12.1. zlib — Compression compatible with gzip

For applications that require data compression, the functions in this module allow compression and decompression, using the zlib library. The zlib library has its own home page at http://www.zlib.net. There are known incompatibilities between the Python module and versions of the zlib library earlier than 1.1.3; 1.1.3 has a security vulnerability, so we recommend using 1.1.4 or later.

zlib’s functions have many options and often need to be used in a particular order. This documentation doesn’t attempt to cover all of the permutations; consult the zlib manual at http://www.zlib.net/manual.html for authoritative information.

For reading and writing .gz files see the gzip module.

The available exception and functions in this module are:

exception zlib.error

Exception raised on compression and decompression errors.

zlib.adler32(data[, value])

Computes an Adler-32 checksum of data. (An Adler-32 checksum is almost as reliable as a CRC32 but can be computed much more quickly.) If value is present, it is used as the starting value of the checksum; otherwise, a fixed default value is used. This allows computing a running checksum over the concatenation of several inputs. The algorithm is not cryptographically strong, and should not be used for authentication or digital signatures. Since the algorithm is designed for use as a checksum algorithm, it is not suitable for use as a general hash algorithm.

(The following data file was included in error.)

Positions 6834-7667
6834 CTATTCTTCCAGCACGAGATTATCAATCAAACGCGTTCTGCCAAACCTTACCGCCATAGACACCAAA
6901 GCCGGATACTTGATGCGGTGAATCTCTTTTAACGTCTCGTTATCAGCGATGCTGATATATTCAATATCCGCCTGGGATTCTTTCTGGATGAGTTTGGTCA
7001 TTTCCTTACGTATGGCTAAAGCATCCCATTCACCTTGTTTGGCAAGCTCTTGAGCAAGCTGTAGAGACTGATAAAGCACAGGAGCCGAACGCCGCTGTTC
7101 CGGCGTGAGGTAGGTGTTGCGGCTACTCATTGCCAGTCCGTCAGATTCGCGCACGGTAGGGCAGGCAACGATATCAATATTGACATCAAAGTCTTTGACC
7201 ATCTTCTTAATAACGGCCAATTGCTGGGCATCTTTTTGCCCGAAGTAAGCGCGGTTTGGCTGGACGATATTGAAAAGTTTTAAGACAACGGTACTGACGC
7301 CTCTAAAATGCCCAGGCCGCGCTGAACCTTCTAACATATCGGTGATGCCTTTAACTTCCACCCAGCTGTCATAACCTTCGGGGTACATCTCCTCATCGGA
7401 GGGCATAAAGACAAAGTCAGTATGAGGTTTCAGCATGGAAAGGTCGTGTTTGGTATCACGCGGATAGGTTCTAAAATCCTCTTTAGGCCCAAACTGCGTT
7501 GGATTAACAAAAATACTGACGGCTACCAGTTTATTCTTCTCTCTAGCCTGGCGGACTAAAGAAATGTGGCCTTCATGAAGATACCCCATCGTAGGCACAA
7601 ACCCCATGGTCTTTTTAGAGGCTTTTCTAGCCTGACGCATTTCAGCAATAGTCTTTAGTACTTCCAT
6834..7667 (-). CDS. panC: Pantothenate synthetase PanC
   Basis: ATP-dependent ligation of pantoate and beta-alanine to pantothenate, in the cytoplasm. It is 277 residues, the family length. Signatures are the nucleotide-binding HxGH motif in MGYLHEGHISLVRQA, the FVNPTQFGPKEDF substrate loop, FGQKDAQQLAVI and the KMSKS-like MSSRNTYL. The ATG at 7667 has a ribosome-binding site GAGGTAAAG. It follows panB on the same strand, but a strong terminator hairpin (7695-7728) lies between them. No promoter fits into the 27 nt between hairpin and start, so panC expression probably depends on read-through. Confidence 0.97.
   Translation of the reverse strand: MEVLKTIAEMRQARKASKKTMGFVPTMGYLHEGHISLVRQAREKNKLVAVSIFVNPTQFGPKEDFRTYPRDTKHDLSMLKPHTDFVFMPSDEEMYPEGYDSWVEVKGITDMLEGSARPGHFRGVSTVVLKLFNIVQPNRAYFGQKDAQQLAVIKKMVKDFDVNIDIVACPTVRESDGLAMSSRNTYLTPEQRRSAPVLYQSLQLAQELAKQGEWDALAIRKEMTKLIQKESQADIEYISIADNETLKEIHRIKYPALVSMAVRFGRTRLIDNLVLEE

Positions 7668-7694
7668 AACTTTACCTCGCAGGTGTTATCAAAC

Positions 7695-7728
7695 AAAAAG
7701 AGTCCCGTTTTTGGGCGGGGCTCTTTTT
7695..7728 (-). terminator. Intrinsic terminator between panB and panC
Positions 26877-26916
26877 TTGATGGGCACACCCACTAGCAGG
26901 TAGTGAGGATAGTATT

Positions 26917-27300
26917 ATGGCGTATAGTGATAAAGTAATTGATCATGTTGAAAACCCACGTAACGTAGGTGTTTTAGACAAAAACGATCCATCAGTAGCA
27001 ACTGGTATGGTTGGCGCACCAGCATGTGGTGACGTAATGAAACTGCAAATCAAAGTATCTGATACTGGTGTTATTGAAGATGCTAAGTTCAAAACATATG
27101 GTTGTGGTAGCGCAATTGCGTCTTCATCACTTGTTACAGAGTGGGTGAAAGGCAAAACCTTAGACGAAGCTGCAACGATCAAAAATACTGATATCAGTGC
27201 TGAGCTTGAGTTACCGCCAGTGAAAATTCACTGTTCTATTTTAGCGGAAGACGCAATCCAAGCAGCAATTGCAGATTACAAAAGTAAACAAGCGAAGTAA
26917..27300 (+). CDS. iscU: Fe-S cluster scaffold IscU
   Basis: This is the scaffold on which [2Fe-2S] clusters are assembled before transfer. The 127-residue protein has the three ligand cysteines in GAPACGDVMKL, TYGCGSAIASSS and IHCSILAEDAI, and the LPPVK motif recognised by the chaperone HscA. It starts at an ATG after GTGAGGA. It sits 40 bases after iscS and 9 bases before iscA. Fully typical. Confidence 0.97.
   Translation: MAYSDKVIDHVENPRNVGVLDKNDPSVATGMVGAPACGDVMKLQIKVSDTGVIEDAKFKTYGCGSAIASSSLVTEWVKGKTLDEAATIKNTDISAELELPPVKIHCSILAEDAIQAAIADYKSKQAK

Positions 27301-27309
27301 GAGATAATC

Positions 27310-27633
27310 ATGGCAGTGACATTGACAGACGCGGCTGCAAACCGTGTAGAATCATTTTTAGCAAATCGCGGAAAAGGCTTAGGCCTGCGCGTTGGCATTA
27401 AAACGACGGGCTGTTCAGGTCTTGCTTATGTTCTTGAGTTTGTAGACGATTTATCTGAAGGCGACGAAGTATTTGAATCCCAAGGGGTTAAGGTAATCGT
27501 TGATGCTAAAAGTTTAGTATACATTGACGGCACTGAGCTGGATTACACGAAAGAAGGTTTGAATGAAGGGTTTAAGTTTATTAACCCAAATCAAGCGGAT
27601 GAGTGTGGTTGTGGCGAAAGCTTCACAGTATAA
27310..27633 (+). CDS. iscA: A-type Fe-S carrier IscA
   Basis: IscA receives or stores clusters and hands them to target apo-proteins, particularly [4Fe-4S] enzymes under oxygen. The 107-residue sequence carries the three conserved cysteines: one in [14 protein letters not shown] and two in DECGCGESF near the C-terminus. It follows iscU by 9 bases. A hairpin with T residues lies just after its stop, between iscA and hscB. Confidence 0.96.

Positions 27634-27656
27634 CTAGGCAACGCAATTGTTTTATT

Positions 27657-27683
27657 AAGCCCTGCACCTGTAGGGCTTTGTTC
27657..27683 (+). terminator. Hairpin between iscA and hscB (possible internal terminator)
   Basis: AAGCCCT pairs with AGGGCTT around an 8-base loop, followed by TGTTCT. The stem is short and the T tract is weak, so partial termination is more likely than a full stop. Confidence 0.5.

This function always returns an integer object.

Note

To generate the same numeric value across all Python versions and platforms use adler32(data) & 0xffffffff. If you are only using the checksum in packed binary format this is not necessary as the return value is the correct 32bit binary representation regardless of sign.

Changed in version 2.6: The return value is in the range [-2**31, 2**31-1] regardless of platform. In older versions the value is signed on some platforms and unsigned on others.

Changed in version 3.0: The return value is unsigned and in the range [0, 2**32-1] regardless of platform.

zlib.compress(string[, level])

Compresses the data in string, returning a string contained compressed data. level is an integer from 0 to 9 controlling the level of compression; 1 is fastest and produces the least compression, 9 is slowest and produces the most. 0 is no compression. The default value is 6. Raises the error exception if any error occurs.

zlib.compressobj([level[, method[, wbits[, memlevel[, strategy]]]]])